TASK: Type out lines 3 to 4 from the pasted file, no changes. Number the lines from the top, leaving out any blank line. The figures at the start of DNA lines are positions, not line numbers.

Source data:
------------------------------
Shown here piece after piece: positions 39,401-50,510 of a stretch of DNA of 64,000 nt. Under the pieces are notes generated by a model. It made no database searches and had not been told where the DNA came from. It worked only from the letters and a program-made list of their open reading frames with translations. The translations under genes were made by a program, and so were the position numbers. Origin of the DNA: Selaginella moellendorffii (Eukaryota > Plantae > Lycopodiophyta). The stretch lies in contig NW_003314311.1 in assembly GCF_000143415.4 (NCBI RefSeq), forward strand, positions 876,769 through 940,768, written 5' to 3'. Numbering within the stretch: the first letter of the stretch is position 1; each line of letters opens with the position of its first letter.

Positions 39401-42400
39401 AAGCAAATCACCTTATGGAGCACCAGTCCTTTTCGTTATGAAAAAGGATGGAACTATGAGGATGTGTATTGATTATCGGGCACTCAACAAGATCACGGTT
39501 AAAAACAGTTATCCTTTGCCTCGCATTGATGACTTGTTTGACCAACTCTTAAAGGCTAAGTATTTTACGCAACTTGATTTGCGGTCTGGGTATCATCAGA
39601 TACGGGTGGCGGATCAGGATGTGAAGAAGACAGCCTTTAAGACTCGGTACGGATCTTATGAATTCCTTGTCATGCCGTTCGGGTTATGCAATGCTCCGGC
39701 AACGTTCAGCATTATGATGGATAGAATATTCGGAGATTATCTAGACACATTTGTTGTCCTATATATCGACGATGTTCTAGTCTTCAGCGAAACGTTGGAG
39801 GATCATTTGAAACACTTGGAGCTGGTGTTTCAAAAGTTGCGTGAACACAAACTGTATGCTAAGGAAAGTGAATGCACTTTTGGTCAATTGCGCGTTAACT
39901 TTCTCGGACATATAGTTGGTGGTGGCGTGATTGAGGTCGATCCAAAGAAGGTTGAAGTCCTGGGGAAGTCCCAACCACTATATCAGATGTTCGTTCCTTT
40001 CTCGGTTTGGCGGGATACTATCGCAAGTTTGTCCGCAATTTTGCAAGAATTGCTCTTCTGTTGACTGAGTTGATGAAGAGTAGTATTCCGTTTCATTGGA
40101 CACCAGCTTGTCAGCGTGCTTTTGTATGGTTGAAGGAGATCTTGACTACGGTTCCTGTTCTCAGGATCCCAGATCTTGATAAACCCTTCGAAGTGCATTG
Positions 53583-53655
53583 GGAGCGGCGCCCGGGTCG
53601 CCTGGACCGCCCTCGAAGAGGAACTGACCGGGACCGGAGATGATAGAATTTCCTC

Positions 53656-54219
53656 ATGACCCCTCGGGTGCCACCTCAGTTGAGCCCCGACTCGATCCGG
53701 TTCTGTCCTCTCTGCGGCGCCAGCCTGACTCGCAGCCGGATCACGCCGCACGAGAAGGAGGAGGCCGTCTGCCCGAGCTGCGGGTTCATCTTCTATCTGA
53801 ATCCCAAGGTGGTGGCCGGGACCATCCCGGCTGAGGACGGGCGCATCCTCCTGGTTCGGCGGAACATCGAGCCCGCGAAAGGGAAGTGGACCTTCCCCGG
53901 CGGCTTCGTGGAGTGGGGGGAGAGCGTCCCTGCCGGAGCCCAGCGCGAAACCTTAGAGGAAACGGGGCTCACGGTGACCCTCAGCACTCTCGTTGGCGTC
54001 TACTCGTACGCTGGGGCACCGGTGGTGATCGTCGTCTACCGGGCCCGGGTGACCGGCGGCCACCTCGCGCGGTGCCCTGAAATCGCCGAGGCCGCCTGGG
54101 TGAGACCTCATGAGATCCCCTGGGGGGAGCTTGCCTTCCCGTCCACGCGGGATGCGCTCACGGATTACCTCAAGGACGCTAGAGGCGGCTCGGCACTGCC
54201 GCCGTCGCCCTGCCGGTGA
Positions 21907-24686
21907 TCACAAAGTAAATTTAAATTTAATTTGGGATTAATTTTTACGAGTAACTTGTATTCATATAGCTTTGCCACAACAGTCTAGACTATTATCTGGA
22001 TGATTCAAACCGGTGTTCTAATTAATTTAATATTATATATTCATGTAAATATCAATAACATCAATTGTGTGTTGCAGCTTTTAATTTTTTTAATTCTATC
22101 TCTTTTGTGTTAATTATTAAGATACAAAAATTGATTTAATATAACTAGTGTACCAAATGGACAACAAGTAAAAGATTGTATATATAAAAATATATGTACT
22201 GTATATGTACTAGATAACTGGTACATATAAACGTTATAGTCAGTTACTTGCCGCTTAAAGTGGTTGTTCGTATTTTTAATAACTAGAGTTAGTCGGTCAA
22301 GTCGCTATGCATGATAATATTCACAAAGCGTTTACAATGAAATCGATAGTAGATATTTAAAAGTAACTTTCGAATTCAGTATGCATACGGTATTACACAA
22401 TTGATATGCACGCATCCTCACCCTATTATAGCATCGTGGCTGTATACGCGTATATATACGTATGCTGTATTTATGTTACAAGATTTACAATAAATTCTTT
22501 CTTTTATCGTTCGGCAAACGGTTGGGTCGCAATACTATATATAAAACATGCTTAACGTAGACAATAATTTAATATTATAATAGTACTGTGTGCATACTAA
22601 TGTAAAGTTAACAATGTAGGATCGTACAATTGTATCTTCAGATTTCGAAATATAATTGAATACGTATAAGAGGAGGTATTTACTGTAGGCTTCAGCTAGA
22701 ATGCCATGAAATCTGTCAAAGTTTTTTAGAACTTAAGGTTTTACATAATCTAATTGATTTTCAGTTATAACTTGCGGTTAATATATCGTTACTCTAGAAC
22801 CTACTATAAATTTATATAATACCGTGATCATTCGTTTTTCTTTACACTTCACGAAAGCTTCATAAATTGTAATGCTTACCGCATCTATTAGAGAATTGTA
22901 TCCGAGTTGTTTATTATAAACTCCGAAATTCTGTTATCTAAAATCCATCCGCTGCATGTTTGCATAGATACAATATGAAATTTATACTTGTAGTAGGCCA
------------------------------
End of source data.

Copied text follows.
39401 AAGCAAATCACCTTATGGAGCACCAGTCCTTTTCGTTATGAAAAAGGATGGAACTATGAGGATGTGTATTGATTATCGGGCACTCAACAAGATCACGGTT
39501 AAAAACAGTTATCCTTTGCCTCGCATTGATGACTTGTTTGACCAACTCTTAAAGGCTAAGTATTTTACGCAACTTGATTTGCGGTCTGGGTATCATCAGA